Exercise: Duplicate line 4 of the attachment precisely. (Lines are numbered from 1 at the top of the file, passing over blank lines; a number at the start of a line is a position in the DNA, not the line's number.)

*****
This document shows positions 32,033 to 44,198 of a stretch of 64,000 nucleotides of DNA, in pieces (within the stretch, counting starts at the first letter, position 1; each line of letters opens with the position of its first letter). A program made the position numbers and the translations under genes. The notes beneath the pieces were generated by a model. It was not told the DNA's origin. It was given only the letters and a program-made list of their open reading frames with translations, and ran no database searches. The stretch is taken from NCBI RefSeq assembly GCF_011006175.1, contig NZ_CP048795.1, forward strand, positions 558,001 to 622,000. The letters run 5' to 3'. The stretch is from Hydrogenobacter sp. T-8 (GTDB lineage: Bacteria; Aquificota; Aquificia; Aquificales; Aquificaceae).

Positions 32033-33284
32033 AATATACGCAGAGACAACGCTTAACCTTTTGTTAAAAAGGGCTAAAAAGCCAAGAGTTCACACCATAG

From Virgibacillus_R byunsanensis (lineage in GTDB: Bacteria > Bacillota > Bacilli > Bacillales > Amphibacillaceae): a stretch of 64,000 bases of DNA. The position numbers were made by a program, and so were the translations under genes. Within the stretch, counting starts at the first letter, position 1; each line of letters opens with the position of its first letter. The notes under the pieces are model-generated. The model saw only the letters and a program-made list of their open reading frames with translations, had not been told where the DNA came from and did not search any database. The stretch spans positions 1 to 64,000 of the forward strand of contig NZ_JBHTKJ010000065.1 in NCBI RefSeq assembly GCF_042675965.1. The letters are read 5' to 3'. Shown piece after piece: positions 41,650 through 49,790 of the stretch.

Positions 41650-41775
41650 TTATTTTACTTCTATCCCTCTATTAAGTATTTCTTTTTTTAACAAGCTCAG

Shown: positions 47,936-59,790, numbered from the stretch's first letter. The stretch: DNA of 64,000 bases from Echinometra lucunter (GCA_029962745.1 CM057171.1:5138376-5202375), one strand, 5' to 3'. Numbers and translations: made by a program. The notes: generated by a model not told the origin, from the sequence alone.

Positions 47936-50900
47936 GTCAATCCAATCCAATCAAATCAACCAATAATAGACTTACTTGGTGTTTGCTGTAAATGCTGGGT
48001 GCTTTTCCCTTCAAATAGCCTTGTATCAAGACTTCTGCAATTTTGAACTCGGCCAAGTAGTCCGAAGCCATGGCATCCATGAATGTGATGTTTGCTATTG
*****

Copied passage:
From Virgibacillus_R byunsanensis (lineage in GTDB: Bacteria > Bacillota > Bacilli > Bacillales > Amphibacillaceae): a stretch of 64,000 bases of DNA. The position numbers were made by a program, and so were the translations under genes. Within the stretch, counting starts at the first letter, position 1; each line of letters opens with the position of its first letter. The notes under the pieces are model-generated. The model saw only the letters and a program-made list of their open reading frames with translations, had not been told where the DNA came from and did not search any database. The stretch spans positions 1 to 64,000 of the forward strand of contig NZ_JBHTKJ010000065.1 in NCBI RefSeq assembly GCF_042675965.1. The letters are read 5' to 3'. Shown piece after piece: positions 41,650 through 49,790 of the stretch.